- Research Subject
Medieval and Renaissance Art, Russian Art in the Far East
- Research Fields
- History of Art
- Faculty - Division / Research Group / Laboratory
- Division of Humanities / Research Group of Cultural Diversity Studies / Laboratory of Aesthetics and History of Art
- Graduate School - Division / Department / Laboratory
- Division of Humanities / Department of Cultural Diversity Studies / Laboratory of Aesthetics and History of Art
- School - Course / Laboratory
- Division of Humanities and Human Sciences / Course of Philosophy and Cultural Studies / Laboratory of Aesthetics and History of Art
Replace “(at)” with “@” when sending email.Foreign exchange students who want to be research students (including Japanese residents) should apply for the designated period in accordance with the “Research Student Application Guidelines”. Even if you send an email directly to the staff, there is no reply.
- Related Links
On-site study of art and architecture — A driving force for research
My research focuses on two areas. The first area centers on Italian religious paintings from the 13th to the 14th centuries, which we can still see on the walls of churches and monasteries. The second area of my research centers on the landscape paintings of the Russian Far East, especially those made by the artists of the Shikotan Group, who were active from the 1960s until the demise of the Soviet Union. Italian painters of the Middle Ages and Russian artists of the modern period equally worked in such unique environments, and as such, their works should be interpreted in appropriate ways.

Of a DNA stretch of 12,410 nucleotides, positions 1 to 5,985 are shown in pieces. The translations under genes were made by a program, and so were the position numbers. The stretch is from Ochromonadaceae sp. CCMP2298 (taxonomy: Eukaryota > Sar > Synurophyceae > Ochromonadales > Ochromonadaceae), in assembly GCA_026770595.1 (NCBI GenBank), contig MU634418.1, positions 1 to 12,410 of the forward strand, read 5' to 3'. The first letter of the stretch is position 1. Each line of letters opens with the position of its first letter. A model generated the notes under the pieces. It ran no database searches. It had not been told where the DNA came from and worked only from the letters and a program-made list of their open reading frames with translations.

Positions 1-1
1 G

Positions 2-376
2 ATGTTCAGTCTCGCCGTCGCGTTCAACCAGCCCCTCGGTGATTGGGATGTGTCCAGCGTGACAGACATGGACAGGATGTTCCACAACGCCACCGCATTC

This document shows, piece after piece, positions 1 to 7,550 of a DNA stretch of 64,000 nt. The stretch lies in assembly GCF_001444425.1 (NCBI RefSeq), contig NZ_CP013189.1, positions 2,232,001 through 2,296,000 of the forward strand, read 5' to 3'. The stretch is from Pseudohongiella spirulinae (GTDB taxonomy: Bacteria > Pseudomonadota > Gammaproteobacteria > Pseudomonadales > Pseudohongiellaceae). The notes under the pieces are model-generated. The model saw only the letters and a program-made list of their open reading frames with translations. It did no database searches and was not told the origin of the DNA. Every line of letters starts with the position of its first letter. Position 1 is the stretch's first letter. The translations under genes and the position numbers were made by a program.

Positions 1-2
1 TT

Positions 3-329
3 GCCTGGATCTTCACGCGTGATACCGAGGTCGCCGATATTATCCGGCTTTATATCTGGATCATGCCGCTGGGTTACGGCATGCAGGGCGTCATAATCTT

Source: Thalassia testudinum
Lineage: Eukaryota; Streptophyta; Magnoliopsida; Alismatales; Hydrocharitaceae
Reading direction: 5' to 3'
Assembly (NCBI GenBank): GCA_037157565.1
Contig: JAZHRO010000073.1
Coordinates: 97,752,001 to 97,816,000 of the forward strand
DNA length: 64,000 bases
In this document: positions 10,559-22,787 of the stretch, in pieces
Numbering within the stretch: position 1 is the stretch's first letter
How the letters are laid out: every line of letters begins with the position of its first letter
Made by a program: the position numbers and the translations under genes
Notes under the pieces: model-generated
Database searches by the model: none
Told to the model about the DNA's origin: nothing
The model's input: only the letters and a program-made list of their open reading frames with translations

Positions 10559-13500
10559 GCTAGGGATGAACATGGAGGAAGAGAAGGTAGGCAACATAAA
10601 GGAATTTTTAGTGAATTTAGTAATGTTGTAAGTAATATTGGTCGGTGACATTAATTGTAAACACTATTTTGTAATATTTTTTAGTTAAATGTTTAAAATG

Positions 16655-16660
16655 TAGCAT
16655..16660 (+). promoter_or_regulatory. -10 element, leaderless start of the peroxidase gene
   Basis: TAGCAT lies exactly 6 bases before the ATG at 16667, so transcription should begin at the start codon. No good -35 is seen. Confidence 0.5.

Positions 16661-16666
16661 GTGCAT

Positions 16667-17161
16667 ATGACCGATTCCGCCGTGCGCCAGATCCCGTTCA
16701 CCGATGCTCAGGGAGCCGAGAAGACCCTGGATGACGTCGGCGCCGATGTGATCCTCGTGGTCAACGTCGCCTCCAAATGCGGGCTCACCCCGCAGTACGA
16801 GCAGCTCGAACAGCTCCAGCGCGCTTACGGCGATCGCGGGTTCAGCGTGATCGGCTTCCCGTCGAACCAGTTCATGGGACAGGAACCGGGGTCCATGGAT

In art history, works of art are important primary sources, similar to clay vessels in archaeology. Facts of art pieces and aesthetic impressions obtained on the spot are the driving forces behind scientific research. Besides such on-the-spot research, mastering the languages of target areas, such as French and Italian, makes research more profound.
Reveal historical and social factors through art. All the answers are found in artworks.
It is quite natural for people to be fascinated by the world of art after encountering their favorite piece of art that has an engrossing hue or shape. However, if you choose your favorite artwork as a research target, you are required to learn broadly about the background of that work in terms of history, religion, politics and literature, as well as its formal aspects. For instance, developing a knowledge of Christianity by appreciating religious paintings is a shortcut to understanding Western societies. When you have tested a hypothesis after garnering such knowledge and have reached a conclusion, you should revisit the original artwork. How was the artwork perceived in those days? In the end, I believe the answer lies in the artwork itself.
We often travel to explore places and enjoy works of art. We photograph them, collect relevant materials and stay at research institutions in preparation for writing papers. We interact with relics of the past, and occasionally meet artists, too. Returning to Hokkaido University, we talk with each other about the themes we are pursuing. Then we once again set out on our travels, returning to the start of this routine, to the places where we enjoy works of art. Why not try leading this kind of life as an art researcher?